What Is an Ocular Tumour?
Just like with the tumours on any other organ, having one in or on your eye does not mean you do or will have cancer. Some tumours remain benign (non-cancerous) your entire life, without ever threatening it. Others turn into cancerous eventually, while third ones are the result of cancer spreading from other organs, known as metastasising.
However even if a tumor does not threaten your life it can still impact your health - in this case you vision. Ocular tumors can be the result of all three cases mentioned above. Even if they are not deadly, they can still damage your vision seriously.
Ocular tumors can appear on the eyelids, around the eye, on and around the iris and also inside the eye. Diagnosing them early can be vital for a successful treatment, if one is needed. Some benign eye tumours that might require treatment are - choroidal hemangioma, eye mole, cavernous hemangioma.
What Can Be Symptoms of Ocular Tumours?
There are a number of symptoms you may experience, the cause of which might be an ocular tumour. Some of those symptoms are:
- Sudden blindness
- Distorted vision
- Blurred vision
- Blind Spots
- Very red and swollen eye
- Growths in and around the eye
- White pupils
- Growing dark spot on the iris
- Change in the size or shape of the pupil
There are a lot of different symptoms and doing regular checkups with an eye specialist can help you catch eye conditions in their early stages. Having one or more of those symptoms can, but does not mean that you have an ocular tumour.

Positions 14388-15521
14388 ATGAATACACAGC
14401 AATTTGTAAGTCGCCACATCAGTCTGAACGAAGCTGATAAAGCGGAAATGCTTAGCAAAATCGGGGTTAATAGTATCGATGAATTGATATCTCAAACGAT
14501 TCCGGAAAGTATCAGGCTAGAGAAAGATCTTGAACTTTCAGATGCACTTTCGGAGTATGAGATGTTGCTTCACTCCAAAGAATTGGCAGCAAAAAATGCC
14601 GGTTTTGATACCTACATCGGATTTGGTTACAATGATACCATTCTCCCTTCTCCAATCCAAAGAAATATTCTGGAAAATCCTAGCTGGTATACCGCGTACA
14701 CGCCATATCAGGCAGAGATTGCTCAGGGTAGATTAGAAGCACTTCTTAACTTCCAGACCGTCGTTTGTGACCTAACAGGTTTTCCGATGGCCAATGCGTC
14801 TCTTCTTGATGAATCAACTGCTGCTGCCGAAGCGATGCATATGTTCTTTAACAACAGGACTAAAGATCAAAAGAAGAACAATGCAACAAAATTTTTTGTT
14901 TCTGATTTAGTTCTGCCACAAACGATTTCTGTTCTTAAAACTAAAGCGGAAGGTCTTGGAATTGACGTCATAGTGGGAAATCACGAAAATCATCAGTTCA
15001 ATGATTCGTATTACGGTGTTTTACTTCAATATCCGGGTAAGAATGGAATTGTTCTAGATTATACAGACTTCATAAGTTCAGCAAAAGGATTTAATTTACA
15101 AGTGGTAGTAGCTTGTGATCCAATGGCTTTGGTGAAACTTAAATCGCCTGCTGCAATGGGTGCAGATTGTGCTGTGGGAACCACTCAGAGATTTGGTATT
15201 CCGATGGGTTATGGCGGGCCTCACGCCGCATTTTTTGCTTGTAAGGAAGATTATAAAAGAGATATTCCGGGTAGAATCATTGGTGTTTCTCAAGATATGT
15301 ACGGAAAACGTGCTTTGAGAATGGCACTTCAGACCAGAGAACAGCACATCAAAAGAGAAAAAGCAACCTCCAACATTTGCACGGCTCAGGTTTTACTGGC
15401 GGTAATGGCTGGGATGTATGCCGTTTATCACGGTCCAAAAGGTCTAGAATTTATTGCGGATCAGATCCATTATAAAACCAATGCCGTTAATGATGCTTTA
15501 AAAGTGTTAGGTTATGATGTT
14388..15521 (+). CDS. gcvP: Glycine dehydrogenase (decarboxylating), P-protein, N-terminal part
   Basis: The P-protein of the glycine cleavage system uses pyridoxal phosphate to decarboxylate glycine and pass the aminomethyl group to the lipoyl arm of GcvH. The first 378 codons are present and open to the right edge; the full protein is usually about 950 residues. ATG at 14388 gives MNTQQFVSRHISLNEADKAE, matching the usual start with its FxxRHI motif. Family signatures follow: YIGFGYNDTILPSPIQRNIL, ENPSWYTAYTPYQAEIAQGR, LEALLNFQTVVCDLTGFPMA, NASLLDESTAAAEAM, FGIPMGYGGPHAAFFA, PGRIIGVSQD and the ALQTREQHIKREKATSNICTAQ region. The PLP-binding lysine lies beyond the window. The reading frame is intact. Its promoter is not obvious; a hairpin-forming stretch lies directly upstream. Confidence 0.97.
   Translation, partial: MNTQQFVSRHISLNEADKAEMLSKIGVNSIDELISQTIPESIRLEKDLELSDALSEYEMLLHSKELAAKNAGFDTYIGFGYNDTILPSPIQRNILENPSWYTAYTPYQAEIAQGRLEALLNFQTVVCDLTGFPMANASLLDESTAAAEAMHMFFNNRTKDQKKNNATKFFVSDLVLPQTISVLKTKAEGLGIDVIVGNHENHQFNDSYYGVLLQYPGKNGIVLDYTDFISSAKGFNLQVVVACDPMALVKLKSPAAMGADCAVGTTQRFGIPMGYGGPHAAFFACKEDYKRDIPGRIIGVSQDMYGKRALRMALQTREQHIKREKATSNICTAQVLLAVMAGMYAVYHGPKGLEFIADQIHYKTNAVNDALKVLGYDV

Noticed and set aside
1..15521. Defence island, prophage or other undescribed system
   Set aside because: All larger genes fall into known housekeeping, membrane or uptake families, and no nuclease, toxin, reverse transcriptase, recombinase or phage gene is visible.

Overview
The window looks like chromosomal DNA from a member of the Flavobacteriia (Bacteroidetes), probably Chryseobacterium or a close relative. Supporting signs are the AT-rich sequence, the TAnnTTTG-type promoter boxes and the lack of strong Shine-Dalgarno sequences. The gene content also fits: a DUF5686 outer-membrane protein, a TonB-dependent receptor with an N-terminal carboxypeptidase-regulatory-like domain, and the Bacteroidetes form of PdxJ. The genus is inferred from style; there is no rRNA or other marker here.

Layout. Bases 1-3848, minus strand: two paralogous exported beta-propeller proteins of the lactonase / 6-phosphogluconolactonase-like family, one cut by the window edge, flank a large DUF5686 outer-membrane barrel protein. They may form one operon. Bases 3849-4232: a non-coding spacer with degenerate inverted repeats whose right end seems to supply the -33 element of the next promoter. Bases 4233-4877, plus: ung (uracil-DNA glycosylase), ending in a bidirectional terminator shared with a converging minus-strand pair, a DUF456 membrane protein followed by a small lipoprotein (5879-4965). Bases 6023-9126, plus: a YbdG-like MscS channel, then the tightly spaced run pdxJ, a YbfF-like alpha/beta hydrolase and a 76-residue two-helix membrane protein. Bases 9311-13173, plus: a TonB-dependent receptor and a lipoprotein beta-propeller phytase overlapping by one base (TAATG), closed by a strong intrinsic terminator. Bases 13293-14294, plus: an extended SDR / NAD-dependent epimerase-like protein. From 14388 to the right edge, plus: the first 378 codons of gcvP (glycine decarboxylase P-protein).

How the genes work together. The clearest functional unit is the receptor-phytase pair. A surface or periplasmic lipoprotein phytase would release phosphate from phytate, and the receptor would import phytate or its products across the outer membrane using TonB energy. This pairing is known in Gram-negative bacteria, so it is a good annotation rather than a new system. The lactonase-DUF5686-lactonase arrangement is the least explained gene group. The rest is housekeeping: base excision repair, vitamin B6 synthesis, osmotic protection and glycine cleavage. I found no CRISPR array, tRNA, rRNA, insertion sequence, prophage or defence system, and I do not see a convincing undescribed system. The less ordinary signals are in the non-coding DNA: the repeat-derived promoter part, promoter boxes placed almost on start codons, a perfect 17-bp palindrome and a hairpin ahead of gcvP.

Am I at Risk of Developing an Ocular Tumour?
The risk of having tumours is to a huge degree based on genetics, so if you have someone in your family who has or had an ocular tumour, the chance of you having one also increases. When it comes to cancerous ocular tumours, they very rarely start in your eye, but are instead transferred from another part of your body. As for factors which increase the risk of ocular tumour, here are some:
- Age is a risk factor for a lot of conditions, and the ocular tumour is also one of them.
- Excessive exposition to UV light can also increase the chance of developing an ocular tumour.
- Lighter tones of eye colour can contribute to some types of ocular tumour .
What Is the Treatment for Ocular Tumour?
Treatments for ocular tumours can involve many different methods depending on whether it is non-cancerous or cancerous. Typically, tumours which are non-cancerous do not require treatment unless they are obstructing the functions of your organs or cause discomfort due to their symptoms. Some types of treatment for eye cancer include:
- Surgical removal is one of the options. The degree of the removal depends on the impact of the tumour. It can range from simple removals from eye parts like the iris to more intrusive variations for a choroidal tumour. There is also the possibility of having to remove the eye if the tumour is too big and threatens more severe damage.
- Laser treatment has declined due to the high risk of causing damage to the vision as well, not just the tumour. Nowadays it is mainly used in combination with other treatments.
- Radiation therapy is another solution. Radiation therapy of ocular tumours can be external or internal. Internal radiation therapy includes implants, placed next to or inside the tumour, in order to mitigate the negative effect of radiation on normal cells. Implants can be temporary or permanent.
Chemotherapy, targeted drugs treatment and immunotherapy are also regularly used in the case of ocular melanoma.
Visiting an eye specialist from time to time can help you identify and treat potential threats to your eyes more efficiently. Early identification provides more time for observation and deciding on adequate treatment, if one is needed.